Intended for healthcare professionals


Florida jury finds tobacco companies guilty of fraud

BMJ 1999; 319 doi: (Published 17 July 1999) Cite this as: BMJ 1999;319:143
  1. Fred Charatan
  1. Florida

    A six member jury in Miami has found that the seven largest American tobacco companies were guilty of fraud, misrepresentation, and conspiracy to conceal the addictiveness and dangers of cigarette smoking.

    The jury also found that smoking cigarettes caused 19 diseases, including coronary heart disease, chronic obstructive pulmonary disease, and cancers of the lung, oropharynx, larynx, oesophagus, stomach, bladder, kidney, and cervix.

    The jury, comprising three smokers and three non-smokers, held the tobacco companies liable for compensatory and punitive damages that could run into billions of dollars to settle hundreds of thousands of potential claims by current and former smokers and their heirs in Florida alone.

    By some accounts, phase one of the trial has amounted to the largest civil case in the annals of the American legal system. The same jury will preside over the second phase of the trial, which will decide on money damages for individual class members named in the complaint as representatives of the class action.

    The lead plaintiff is Dr Howard Engle, a Miami Beach paediatrician, who started smoking in medical school to mask the smell of cadavers. He tried to quit more than 100 times with the help of nicotine patches, hypnosis, and acupuncture. His longest success lasted two weeks. He has emphysema and asthma.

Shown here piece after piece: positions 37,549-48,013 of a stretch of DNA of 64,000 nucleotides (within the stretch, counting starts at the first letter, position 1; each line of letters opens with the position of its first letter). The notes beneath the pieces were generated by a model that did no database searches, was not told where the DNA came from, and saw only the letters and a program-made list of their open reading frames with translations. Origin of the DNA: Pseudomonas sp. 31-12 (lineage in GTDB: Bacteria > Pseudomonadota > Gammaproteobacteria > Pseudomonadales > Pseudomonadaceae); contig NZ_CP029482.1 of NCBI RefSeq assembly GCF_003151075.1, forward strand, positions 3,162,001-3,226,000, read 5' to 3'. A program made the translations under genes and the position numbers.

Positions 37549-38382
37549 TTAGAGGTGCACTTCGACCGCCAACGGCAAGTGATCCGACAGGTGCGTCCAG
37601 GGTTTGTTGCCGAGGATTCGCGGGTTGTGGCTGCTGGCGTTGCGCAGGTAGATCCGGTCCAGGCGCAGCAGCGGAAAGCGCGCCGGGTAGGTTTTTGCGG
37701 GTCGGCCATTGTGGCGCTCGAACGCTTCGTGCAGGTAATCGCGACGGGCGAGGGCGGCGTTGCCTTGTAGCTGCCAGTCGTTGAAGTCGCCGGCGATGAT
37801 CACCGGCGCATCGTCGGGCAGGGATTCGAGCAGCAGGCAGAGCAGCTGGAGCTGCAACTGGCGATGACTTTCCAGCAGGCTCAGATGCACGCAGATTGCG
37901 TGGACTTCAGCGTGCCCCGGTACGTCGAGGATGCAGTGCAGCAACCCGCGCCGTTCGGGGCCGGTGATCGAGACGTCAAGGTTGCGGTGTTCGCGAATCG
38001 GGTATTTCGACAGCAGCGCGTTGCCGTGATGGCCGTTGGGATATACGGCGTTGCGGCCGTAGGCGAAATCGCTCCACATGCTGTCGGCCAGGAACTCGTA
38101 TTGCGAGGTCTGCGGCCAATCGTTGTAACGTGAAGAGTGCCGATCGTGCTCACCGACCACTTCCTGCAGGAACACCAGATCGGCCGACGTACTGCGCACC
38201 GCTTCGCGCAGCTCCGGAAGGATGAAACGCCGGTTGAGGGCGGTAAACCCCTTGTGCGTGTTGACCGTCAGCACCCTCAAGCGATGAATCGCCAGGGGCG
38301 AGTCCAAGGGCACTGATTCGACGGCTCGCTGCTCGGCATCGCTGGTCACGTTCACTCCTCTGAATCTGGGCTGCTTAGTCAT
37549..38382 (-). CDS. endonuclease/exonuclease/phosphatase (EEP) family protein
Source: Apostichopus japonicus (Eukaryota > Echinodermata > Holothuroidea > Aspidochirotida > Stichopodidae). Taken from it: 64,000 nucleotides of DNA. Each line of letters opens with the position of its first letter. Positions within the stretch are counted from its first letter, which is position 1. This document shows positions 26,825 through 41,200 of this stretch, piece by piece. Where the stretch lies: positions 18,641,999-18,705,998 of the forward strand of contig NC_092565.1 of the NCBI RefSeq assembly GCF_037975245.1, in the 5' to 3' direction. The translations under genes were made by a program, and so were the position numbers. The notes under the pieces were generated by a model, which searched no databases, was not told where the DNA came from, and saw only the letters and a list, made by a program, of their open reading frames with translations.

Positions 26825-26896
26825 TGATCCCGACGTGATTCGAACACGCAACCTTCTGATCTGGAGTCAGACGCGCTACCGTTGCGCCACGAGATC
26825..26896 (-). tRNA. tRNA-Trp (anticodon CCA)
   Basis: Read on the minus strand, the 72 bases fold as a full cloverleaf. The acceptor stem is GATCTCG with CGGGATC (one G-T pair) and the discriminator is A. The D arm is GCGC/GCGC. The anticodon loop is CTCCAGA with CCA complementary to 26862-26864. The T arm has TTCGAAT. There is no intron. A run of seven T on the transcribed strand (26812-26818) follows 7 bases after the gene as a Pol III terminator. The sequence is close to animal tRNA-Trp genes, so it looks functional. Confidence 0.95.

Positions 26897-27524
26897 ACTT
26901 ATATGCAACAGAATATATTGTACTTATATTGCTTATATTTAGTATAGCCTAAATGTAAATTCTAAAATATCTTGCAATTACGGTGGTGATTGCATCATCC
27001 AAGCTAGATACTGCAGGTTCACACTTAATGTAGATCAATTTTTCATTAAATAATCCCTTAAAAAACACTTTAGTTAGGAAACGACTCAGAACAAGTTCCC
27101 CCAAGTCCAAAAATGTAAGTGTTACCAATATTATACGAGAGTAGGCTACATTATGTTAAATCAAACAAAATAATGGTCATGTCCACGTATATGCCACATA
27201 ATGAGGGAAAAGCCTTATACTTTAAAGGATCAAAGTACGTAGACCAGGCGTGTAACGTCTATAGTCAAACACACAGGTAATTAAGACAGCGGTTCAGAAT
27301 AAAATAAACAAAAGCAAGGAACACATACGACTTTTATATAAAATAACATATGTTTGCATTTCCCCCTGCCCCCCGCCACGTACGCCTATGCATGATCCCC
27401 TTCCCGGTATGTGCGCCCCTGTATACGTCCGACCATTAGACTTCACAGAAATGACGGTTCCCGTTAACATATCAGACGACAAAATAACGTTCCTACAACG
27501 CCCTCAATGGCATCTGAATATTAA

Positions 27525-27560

The jury's decision after a week's deliberation ended the first phase of the massive, year long, class action trial. The lawsuit was begun in 1994 by a husband and wife team of lawyers, Stanley and Susan Rosenblatt.

    It is separate from an earlier settlement of $246bn (£153bn) by tobacco producers to resolve lawsuits brought by state attorneys general seeking to recover healthcare costs spent treating smoking related illnesses under Medicare and Medicaid.

    The Rosenblatts scored a major victory last year when the tobacco producers agreed to pay $300m to settle a lawsuit brought by them on behalf of 60000 flight attendants who had claimed injury from secondhand smoke.

    “It's a devastating blow for them,” said Edward Sweda, senior lawyer at the Tobacco Resource Center, a non-profit organisation near Boston that supports litigation against the tobacco companies.

    Mark Gottlieb, editor of Tobacco on Trial, wrote: “This trial's potential result would have a more immediate impact on the tobacco industry and could result in a steep price increase and subsequent reduction in tobacco consumption.”

    Embedded Image

    Attorney Stanley Rosenblatt uses a cigarette to demonstrate a point in the Miami courthouse


    View Abstract